This pie kind of begins backwards, with making and cooking the crust. I’ve fluted my pie edges with fork tines, exactly the way Grammy showed me when I was 9. You can get much fancier if you wish. Don’t poke holes in the bottom of your crust to help it stay flat—the butter and sugar will seep through them and glue your crust to the pan. This was the first time I tried pie weights; it worked quite well, but they aren’t crucial.
The crust comes out after a 10 minute bake, and the sugary, nutty goodness goes in. It bakes for 5 more minutes, and then you have to let it cool totally. At home, all hot things would go out to the back deck under a tea towel (it wasn’t rare to have snow already in Colorado), but here, it must simply wait on the counter.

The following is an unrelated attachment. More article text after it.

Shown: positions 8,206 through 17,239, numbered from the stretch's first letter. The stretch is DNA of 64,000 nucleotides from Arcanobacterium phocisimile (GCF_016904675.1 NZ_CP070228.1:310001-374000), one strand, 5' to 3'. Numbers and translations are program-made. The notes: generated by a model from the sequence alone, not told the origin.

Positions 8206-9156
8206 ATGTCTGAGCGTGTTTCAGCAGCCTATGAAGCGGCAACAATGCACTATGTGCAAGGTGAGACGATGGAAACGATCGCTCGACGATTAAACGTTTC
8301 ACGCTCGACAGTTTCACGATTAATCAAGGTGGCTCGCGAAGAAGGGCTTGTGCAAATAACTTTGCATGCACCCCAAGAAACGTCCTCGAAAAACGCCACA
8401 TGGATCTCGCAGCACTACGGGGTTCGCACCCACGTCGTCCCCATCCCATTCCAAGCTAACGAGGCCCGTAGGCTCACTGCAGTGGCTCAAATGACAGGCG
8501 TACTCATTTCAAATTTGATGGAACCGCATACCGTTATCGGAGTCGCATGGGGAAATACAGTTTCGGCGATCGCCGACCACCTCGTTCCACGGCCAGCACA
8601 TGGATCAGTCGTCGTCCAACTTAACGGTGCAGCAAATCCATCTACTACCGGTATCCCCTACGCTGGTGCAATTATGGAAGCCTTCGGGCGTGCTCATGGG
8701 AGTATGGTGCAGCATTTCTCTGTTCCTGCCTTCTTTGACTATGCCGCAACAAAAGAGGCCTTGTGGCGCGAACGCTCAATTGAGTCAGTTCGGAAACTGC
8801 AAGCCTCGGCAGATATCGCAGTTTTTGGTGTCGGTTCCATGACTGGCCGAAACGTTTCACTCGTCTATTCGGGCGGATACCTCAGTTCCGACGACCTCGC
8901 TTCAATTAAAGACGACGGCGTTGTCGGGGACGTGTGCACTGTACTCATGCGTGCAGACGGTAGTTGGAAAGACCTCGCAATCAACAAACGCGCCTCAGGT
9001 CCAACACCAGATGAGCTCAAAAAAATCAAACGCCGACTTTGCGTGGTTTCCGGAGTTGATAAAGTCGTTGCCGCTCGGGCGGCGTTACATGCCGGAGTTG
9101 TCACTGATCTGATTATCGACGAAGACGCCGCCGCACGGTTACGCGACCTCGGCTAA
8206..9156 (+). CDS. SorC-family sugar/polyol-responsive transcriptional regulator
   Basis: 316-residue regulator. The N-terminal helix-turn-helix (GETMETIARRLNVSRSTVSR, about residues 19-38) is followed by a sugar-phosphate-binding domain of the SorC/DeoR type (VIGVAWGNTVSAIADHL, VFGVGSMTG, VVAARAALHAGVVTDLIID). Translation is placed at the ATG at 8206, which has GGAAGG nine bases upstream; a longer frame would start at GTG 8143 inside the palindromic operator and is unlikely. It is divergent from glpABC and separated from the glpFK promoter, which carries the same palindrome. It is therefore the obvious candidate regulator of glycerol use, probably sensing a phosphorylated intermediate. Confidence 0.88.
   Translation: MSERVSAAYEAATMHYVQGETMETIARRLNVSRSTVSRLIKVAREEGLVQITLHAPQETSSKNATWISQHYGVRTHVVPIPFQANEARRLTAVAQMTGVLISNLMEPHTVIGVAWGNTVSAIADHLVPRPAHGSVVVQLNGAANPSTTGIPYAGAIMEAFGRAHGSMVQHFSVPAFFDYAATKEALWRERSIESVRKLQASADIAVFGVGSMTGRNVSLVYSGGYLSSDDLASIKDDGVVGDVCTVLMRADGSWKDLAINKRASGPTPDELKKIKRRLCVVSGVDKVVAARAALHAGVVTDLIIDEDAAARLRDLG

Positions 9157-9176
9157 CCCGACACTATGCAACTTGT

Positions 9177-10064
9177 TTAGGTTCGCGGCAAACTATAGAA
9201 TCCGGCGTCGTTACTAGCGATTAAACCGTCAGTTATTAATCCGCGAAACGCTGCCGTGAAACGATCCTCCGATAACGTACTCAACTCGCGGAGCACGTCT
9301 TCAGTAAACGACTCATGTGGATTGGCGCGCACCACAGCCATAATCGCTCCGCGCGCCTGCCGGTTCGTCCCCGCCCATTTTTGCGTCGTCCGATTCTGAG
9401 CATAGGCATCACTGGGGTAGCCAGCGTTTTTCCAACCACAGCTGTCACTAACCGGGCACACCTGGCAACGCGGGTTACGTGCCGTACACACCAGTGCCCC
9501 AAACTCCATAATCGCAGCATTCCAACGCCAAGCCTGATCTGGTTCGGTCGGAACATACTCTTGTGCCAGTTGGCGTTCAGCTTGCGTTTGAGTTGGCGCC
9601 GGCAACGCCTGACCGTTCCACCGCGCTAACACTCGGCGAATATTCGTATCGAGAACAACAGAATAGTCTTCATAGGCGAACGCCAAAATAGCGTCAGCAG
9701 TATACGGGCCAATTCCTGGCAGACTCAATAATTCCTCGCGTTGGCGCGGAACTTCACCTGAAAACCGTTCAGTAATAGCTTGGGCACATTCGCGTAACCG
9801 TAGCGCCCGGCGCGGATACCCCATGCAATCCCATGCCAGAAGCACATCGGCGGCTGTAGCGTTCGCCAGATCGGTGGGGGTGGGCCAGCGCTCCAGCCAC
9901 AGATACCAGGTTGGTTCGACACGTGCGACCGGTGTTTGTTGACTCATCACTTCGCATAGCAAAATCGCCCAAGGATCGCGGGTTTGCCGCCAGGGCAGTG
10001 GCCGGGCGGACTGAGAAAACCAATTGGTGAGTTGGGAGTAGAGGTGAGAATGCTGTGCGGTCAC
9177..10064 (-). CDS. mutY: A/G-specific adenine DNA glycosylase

Meanwhile, you can prepare for the pumpkin part. If you’re making your pumpkin puree from pumpkins, extra points for you! If you are using canned, make sure you have prepared pumpkin, and not pumpkin pie mix. If you try it and it takes like you’re halfway to pie, then you will have to brave the store again. You are in control of adding the sugar and spices, not the canning people.
Fun fact: 3/4 cup of milk is less than the amount of water in a cumulus cloud the size of a bus, but more than the amount of table salt in a large human.
If you have a double boiler, this is the time to bust it out. If you don’t have one, you can use a bowl nicely fit into the top of a saucepan. Make sure it will be deep enough for the ingredients as well as sturdy—you don’t want to tip hot pumpkin all over yourself during stirring. In the top of your double boiler device, combine sugar, gelatin, salt and spices. Once water comes to a gentle boil, stir in beaten egg yolks, pumpkin and milk.